Case study on Canine Atopic Dermatitis from a medico-legal viewpoint: A takeaway of knowledge for practicing veterinary clinicians
Background: Despite pets are sentient beings, they are legally considered and regulated as objects in sales contracts. Therefore, the buyer is protected by law if the purchased animal should be affected by defects such as an illness or a congenital / hereditary condition that depreciates its value. In the sale of animals, a disease is legally considered a defect if it is hidden, severe, and pre-existing at the time of purchase. Canine Atopic Dermatitis (CAD) having these three requirements can, therefore, legally be considered a defect. To acquire his legal rights, the buyer must obtain a certification from the veterinarian reporting that the animal was unfit for buying within a certain time frame.
Aim: This paper analyzes the legal choices that owners of dogs affected with CAD can make to help practicing veterinary clinicians comprehend and recognize this disease and because it may be considered a defect.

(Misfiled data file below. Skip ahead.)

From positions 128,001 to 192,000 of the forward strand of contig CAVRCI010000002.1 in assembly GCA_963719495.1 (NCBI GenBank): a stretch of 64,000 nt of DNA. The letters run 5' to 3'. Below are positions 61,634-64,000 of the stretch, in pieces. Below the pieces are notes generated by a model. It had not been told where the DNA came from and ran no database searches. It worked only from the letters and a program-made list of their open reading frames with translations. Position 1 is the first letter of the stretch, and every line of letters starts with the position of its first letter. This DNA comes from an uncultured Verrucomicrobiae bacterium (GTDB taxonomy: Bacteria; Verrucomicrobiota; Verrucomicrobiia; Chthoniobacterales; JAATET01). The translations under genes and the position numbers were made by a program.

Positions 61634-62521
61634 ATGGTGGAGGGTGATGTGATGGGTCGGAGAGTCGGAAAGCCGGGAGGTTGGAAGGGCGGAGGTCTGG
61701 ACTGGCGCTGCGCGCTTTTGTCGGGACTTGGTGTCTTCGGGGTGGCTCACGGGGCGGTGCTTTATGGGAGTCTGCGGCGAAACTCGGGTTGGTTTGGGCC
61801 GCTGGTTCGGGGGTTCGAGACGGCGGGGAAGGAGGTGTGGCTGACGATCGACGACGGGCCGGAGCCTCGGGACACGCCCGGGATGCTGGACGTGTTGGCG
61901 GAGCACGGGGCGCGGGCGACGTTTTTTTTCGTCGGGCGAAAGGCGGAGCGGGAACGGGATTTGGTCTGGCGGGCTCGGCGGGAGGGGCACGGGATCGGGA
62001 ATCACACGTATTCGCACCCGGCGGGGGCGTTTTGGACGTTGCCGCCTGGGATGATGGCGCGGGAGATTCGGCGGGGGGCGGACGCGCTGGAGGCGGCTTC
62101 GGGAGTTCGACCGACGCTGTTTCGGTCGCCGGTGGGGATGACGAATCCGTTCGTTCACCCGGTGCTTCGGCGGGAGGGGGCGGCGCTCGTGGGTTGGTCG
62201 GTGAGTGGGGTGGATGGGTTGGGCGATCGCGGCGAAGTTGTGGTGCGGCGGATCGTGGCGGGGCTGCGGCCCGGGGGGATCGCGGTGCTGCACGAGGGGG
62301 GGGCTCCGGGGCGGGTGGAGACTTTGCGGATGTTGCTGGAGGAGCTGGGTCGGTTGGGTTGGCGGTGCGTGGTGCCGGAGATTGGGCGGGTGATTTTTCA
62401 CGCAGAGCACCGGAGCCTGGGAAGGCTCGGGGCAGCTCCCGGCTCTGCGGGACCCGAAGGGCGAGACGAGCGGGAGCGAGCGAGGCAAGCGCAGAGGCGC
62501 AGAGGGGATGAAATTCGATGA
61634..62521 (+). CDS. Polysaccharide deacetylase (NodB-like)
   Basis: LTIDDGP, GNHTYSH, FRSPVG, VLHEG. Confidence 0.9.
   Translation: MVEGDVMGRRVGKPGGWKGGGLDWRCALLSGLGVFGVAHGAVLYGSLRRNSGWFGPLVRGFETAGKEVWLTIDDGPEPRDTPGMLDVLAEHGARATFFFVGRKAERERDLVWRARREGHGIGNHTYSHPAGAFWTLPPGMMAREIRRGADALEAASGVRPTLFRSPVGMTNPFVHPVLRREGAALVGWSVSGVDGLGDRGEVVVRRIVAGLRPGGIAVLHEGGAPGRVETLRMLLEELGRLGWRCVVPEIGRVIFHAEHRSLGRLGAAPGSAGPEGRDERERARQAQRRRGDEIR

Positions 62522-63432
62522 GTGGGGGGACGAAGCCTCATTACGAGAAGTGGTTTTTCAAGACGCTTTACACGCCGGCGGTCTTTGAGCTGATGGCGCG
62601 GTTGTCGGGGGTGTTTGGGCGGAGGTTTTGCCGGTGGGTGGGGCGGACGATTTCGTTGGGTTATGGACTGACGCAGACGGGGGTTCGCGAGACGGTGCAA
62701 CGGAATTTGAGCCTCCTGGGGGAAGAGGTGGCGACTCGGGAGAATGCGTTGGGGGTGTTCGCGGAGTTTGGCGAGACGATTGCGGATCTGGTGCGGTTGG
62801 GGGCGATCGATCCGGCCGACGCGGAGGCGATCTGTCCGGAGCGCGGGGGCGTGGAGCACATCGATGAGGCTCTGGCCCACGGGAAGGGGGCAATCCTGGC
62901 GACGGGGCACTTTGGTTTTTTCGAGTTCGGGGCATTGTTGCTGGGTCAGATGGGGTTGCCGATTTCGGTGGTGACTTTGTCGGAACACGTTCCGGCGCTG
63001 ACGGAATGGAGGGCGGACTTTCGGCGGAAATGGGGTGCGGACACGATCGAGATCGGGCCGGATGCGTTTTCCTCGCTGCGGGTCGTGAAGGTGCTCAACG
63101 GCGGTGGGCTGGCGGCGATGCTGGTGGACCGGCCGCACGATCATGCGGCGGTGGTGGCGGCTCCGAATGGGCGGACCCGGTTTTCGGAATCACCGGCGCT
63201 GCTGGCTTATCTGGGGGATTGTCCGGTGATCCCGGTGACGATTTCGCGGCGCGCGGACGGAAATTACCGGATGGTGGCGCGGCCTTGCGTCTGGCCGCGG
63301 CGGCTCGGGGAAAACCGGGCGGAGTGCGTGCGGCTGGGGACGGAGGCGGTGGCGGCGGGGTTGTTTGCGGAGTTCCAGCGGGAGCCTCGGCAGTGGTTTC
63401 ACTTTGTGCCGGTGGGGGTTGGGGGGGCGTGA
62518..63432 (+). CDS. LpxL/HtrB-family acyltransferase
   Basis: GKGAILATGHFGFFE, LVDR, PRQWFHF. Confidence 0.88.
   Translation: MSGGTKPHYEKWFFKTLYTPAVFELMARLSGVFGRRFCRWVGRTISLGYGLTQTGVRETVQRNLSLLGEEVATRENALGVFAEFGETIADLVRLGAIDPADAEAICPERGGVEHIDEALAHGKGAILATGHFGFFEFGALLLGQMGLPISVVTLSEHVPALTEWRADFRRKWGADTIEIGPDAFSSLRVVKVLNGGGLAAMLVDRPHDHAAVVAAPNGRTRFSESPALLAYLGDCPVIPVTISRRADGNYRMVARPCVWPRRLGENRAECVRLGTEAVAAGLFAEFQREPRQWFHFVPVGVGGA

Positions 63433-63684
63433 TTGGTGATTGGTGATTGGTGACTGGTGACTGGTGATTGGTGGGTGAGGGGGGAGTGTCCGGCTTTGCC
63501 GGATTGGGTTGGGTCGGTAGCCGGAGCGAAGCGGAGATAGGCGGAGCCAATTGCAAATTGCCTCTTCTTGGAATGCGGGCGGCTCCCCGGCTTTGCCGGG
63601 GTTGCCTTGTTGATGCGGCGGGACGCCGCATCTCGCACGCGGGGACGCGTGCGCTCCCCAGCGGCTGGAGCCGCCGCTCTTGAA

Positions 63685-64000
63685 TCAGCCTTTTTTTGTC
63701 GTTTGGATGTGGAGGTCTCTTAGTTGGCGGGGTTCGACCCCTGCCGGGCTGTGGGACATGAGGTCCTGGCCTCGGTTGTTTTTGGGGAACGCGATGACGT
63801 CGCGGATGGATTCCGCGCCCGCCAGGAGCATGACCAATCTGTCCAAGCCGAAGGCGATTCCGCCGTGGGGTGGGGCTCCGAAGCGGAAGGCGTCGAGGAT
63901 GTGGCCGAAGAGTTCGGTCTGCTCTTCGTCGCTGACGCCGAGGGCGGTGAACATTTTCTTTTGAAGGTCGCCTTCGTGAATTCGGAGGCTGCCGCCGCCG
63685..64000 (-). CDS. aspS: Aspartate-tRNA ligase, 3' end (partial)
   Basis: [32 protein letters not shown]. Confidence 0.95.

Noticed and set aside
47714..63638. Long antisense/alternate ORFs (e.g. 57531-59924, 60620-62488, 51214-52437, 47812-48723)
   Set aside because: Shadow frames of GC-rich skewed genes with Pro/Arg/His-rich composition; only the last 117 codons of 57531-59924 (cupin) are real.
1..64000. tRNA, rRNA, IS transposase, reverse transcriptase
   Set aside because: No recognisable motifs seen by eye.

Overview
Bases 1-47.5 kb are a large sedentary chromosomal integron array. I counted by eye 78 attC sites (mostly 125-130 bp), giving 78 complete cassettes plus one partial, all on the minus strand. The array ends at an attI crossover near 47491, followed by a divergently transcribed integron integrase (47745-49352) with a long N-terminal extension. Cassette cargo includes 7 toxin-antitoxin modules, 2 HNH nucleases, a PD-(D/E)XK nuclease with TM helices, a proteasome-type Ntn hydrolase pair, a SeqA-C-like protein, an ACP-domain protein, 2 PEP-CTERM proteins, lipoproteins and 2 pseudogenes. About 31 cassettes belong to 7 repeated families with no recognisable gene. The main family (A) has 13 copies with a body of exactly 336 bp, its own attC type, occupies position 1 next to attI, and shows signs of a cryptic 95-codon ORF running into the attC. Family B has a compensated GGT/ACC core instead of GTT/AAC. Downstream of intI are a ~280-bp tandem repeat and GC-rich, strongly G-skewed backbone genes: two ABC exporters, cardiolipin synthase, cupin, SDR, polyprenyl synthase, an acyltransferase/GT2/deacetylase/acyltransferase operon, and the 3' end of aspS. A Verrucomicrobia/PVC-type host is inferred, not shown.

Methods: Thirteen cases of CAD are reported and analyzed from a medico-legal point of view.
Results: In cases n. 2, 3, 4, 5, 7 owners of dogs affected with CAD partial or full reimbursement from the seller obtained. In cases n. 9, 10, 11, 12, and 13, dog owners could not take any legal action because the diagnosis of CAD was made beyond the time limits required by law. In cases n. 1, 6, and 8, the owners decided not to take any legal action.
Conclusion: The veterinarian practitioner is a key professional figure not only for diagnosing the disease within the legal time limits, but also for support the owner in medico-legal disputes. A basic medico-legal background for all veterinarians and greater involvement of them in the sale of animals as a guarantee for the buyer is recommended.